A Universal Region: The Fiction of Eudora Welty

By Allen, Brooke | New Criterion, October 1999 | Go to article overview

A Universal Region: The Fiction of Eudora Welty


Allen, Brooke, New Criterion


"As you have seen," wrote Eudora Welty in the final paragraph of her memoir, One Writer's Beginnings 0984), "I am a writer who came of a sheltered life. A sheltered life can be a daring life as well. For all serious daring starts from within." Her choice of the word "daring" is an interesting one, for on looking back at her long career it is daring, above all, that turns out to have been the outstanding trait of this quiet Mississippi lady whose extra-literary life has been, in the normal sense of the word, neither daring nor adventurous. Born in 1909 in Jackson, Mississippi, the much-loved eldest child of an affectionate, cultivated, middle-class family, she has, except for a few years at the University of Wisconsin and at the Columbia University Business School in New York, lived in Mississippi all her life. Today, at the age of ninety, she still resides in the family home built by her father in the 1920s.(1)

But in the practice of her art, Welty has been as stylistically daring as any American of this century. Possibly more so, for even the great innovators like Hemingway and Faulkner, once they found "their" voices, refined and developed them rather than sailing off again into entirely uncharted territory as Welty did. Having perfected an entirely individual type of verbal farce with her early stories "Petrified Man" and "Why I Live at the P.O." (still her best-known and most frequently anthologized work, if not her best), she was simultaneously producing tales in a manner that can loosely be called Southern Gothic. As she matured she turned away from both genres in favor of a complex, layered style that allowed her to synthesize her many gifts.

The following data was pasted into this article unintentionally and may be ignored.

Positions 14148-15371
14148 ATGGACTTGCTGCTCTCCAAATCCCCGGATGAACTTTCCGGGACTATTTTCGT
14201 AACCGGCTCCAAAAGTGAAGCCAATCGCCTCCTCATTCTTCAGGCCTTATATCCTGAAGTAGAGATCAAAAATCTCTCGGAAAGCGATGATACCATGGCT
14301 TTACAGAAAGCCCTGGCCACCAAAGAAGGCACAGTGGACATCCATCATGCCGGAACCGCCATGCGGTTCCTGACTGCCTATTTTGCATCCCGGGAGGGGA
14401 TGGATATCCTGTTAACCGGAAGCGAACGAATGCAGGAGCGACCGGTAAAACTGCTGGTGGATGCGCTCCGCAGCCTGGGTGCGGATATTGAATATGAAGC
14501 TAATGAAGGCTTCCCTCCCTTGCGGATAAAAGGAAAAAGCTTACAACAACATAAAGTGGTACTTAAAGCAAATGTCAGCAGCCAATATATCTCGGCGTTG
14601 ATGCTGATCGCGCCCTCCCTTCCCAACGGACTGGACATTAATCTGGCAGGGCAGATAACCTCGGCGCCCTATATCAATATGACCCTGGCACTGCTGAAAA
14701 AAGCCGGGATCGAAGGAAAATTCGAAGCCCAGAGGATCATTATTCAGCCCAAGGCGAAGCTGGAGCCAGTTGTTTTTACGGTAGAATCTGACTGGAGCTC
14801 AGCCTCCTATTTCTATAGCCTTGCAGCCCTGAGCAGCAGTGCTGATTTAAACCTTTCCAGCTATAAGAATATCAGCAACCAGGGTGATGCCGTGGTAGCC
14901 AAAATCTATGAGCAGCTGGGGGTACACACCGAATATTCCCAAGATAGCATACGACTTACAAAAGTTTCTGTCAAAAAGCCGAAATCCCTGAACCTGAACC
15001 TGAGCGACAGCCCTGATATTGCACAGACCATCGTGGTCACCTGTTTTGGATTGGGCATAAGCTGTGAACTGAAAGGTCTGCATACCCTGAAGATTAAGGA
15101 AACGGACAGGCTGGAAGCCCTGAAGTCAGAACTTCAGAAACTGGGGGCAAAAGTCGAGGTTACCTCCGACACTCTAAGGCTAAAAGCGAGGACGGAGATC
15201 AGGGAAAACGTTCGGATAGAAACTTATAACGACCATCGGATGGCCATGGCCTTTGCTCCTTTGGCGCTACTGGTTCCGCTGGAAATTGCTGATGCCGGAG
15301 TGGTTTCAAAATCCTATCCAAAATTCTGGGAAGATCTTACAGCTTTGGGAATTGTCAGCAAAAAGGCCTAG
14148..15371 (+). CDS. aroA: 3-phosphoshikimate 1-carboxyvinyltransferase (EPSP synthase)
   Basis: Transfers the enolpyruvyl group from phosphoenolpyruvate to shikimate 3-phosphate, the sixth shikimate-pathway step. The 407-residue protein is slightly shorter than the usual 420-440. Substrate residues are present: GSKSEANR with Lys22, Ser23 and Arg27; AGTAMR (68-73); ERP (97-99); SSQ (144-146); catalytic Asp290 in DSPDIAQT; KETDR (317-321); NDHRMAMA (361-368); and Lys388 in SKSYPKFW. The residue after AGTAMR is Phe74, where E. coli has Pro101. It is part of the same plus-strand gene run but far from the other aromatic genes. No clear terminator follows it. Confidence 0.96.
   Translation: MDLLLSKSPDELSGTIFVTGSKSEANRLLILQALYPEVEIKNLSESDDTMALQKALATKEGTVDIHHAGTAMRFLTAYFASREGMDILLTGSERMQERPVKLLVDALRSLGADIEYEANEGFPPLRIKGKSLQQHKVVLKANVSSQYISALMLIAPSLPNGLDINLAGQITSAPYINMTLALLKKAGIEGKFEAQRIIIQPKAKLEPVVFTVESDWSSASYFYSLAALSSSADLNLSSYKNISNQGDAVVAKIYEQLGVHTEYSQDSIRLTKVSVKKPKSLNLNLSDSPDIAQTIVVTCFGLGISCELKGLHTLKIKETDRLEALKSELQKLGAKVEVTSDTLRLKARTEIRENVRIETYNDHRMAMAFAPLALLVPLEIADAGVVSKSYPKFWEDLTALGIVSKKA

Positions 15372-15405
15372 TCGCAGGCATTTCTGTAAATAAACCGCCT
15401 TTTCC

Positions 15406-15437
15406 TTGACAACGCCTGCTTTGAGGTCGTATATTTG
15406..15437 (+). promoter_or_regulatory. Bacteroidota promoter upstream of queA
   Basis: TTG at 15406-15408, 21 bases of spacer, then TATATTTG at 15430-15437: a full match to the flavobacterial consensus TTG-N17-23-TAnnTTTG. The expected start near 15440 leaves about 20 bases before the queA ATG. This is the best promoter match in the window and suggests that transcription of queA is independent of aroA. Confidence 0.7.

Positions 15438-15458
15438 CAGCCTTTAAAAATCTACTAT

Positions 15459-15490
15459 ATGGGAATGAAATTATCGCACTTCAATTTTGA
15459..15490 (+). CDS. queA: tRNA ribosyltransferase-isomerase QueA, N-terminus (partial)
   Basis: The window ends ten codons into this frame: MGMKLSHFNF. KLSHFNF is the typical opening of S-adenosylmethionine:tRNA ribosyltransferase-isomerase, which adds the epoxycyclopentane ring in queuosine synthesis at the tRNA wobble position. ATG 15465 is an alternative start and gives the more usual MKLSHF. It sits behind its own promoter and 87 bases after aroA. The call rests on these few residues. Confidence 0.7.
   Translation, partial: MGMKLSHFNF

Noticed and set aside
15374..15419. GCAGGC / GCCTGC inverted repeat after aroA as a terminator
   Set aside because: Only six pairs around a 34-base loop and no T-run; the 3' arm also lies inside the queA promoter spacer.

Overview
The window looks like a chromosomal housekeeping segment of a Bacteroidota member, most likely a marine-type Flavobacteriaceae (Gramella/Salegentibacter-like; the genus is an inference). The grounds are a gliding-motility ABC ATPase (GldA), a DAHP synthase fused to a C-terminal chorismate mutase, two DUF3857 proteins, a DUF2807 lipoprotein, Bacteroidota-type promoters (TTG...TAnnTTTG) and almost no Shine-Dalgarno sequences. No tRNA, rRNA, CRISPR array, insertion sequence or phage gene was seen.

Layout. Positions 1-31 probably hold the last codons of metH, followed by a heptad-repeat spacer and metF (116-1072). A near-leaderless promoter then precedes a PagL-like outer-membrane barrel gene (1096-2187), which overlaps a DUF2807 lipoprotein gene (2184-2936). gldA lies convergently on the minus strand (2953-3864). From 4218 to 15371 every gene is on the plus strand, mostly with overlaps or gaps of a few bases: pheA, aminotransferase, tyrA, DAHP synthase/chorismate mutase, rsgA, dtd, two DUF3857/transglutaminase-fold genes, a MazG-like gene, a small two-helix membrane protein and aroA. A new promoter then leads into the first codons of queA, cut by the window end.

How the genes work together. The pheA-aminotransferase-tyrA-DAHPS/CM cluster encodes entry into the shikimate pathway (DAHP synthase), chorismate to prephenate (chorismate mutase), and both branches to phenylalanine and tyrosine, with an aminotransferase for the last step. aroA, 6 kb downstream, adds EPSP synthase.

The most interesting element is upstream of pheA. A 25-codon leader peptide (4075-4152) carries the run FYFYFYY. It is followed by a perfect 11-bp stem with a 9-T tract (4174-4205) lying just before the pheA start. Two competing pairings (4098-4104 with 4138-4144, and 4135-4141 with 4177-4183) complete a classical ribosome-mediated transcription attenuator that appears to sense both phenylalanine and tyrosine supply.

Not all of her attempts, of course, have been successful; indeed they have included a few really spectacular failures. Some of the early experiments in the Gothic mode, such as "Asphodel" "The Purple Hat," and "Clytie," are downright bad, relying as they do on a puerile faith in the power of the grotesque qua grotesque. Many of these and the other early stories that make up the volumes A Curtain of Green (1941) and The Wide Net (1943), while they remain popular and critically respected, do not have the sustained mastery of the particular that marks Welty's best work; their narratives tend to buzz around the story's essence impotently, unable to capture it and making do instead with mere hyperbole, here as always a makeshift and inadequate tool.

But for all the flops and near misses in these volumes, there are at least an equal number of quite brilliant pieces and even a few that can confidently be called great. "Petrified Man," a series of conversations in a Southern beauty parlor over the course of several days, contains dialogue that is, to use a degraded word literally, inimitable. Take the following exchange between Leota, the beautician, and her regular customer Mrs. Fletcher about Leota's new boarder, Mrs. Pike:

   She flicked an ash into the basket of dirty towels. "Mrs. Pike is a very
   decided blonde. She bought me the peanuts."

   "She must be cute," said Mrs. Fletcher.

   "Honey, `cute' ain't the word for what she is. I'm tellin' you, Mrs. Pike
   is attractive. She has her a good time. She's got a sharp eye out, Mrs.
   Pike has"

How much we know about the awful Mrs. Pike after just these few words! How much we can deduce about her meager and inadequate soul! "Petrified Man" shows a perfectly pitched comic sense, and a surprising confidence and command of the language for so young a writer.

If "Petrified Man" shows one side of Welty's talent, the sombre and poetic "Livvie" shows another. Livvie, a young black woman, has been married to old Solomon since she was sixteen, imprisoned in his isolated cabin while he slowly lapses into feeble senility. The story shows the moment of her liberation and awakening as a strange young man appears and gives her love, life, the world. Here is a moment in the development of what were to become, over the course of Welty's career, really extraordinary descriptive gifts:

   Her hand took the lipstick, and in an instant she was carried away in the
   air through the spring, and looking down with a half-drowsy smile from a
   purple cloud she saw from above a chinaberry tree, dark and smooth and
   neatly leaved, neat as a guinea hen in the dooryard, and there was her home
   that she had left. … 

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